You may have noticed them at the big-box stores like Wal-Mart and Target. Where the express lanes used to be you can now find self-service checkout stations that allow customers to scan all their own products, bag them up how they like, pick their favorite payment method, and then grab the receipt and walk out the door. Big companies are embracing this technology first because the full-service stations can be expensive and they have a large volume of customers, but more independent and local businesses should consider if their retail locations could benefit from self-service stations.
The first thing to know is that the demand for self-service stations is growing. Consumers were wary of the devices at first, but over time the companies providing these stations have ironed out some early bugs and shoppers have figured out how to use them. Self-checkout stations give shoppers control over how they pack their bags, plus they don’t have to interact with someone to buy a product they consider embarrassing. Small businesses can tap into this growing demand by providing a self-checkout experience when most other small-scale companies still use older technology.
Another way self-service technology is advancing is through kiosks in restaurants and cafés. You can already order ahead at many restaurants by placing an order online or through a mobile app, but in some restaurants you can also place an order by tapping through a touch-screen menu in a small kiosk on the restaurant premises. This allows customers to order food at their own speed instead of needing to wave down a waiter when they’re ready. The kiosks can also accept special orders and payments, which means they double as a POS.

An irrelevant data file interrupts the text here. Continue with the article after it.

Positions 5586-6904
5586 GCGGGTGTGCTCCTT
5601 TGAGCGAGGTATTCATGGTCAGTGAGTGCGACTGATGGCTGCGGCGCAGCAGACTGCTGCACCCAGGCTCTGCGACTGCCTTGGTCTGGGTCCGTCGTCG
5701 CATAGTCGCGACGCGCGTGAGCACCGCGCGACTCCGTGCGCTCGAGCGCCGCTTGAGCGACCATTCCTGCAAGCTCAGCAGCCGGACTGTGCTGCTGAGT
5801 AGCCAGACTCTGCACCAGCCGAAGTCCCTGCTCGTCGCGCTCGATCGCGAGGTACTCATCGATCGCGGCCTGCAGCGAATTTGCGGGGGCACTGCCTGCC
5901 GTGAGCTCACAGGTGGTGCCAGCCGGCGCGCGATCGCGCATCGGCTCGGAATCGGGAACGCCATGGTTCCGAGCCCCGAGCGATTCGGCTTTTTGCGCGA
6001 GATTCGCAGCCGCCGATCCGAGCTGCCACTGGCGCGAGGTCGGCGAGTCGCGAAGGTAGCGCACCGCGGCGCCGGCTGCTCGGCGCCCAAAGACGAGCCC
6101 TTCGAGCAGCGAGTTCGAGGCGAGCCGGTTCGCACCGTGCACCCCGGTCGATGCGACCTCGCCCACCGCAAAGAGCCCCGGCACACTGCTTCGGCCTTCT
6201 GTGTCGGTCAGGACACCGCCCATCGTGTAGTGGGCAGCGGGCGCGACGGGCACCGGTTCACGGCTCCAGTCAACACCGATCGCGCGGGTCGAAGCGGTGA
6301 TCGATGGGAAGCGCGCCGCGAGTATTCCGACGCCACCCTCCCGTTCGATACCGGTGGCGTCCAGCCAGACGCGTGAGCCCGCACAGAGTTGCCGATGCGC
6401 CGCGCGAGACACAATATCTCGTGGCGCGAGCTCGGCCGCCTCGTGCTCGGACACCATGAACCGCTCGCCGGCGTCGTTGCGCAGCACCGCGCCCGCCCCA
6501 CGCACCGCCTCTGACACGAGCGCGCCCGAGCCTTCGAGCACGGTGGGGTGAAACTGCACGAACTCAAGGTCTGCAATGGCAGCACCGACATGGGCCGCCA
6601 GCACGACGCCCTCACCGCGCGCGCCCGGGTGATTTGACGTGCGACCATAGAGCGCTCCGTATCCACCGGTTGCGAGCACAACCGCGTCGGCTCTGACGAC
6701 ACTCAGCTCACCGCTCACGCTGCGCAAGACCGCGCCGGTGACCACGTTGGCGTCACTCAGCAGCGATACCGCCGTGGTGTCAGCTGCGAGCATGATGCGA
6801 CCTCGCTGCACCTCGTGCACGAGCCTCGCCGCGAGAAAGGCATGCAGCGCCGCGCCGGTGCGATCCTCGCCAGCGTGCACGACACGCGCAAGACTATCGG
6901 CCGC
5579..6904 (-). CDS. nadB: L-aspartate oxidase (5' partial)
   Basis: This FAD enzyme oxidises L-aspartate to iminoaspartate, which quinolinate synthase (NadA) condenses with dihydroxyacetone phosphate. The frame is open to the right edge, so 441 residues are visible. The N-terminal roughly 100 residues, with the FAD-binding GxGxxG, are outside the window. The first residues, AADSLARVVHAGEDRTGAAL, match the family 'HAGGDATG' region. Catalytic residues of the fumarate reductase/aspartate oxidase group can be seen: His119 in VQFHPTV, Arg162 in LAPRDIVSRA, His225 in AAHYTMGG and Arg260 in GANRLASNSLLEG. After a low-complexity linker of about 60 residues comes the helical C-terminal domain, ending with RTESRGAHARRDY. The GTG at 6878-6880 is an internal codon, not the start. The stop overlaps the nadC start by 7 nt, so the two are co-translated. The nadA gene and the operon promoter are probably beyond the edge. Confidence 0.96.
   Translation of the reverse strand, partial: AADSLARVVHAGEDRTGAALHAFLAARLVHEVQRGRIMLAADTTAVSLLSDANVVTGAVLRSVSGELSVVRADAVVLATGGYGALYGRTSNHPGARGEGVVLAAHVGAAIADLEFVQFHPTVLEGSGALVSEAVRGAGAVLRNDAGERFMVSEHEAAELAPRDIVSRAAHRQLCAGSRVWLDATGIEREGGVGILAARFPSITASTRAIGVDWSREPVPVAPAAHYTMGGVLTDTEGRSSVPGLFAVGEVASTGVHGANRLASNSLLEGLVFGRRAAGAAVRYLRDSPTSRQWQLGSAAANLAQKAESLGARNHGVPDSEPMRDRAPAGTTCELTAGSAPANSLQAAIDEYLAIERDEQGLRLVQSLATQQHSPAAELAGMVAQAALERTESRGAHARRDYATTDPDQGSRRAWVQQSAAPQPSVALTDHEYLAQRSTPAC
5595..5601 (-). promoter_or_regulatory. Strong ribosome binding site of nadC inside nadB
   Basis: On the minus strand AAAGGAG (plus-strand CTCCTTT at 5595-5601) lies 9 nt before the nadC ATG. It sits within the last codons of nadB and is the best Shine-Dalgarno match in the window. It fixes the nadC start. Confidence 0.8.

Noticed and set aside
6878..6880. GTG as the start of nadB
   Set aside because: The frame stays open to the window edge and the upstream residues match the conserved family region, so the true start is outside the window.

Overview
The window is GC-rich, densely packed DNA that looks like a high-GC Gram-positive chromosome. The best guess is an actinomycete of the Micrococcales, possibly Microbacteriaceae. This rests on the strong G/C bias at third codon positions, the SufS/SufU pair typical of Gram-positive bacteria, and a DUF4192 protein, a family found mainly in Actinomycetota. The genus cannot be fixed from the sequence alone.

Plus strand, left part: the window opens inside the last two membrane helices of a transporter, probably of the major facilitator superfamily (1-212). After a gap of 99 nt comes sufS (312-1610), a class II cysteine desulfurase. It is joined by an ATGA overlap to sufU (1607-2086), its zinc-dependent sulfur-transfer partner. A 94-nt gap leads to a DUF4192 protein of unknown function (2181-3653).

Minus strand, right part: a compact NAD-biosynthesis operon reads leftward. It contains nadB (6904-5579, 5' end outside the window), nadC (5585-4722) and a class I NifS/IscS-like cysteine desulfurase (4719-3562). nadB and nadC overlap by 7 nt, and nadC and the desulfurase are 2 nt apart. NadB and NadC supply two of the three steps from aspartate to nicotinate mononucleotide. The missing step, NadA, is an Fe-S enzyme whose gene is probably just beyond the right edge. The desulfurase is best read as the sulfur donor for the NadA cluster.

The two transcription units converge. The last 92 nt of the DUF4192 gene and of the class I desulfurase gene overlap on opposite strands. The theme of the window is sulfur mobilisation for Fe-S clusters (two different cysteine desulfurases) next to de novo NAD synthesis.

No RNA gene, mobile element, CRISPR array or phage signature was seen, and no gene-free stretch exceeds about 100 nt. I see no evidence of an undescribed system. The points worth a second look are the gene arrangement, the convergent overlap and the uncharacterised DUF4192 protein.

A small business can’t buy half a dozen self-checkout stations like the ones used at Wal-Mart. The equipment is expensive, plus you need space that a small retail business can’t always spare. However, there are more mobile and space-friendly POS devices that can work as self-checkout systems, especially if you’re willing to use a machine that only handles cards and electronic payments. You still need someone to keep an eye on the machines and your customers, but one person can watch several self-service checkout devices.
Older generations still don’t like self-service retail and restaurant devices, but Millennials and younger age groups are quickly embracing the technology. If your business markets to younger customers, you may want to invest in self-service stations and kiosks. It lowers labor costs, speeds up checkout times, and appeals to the customers you want to attract.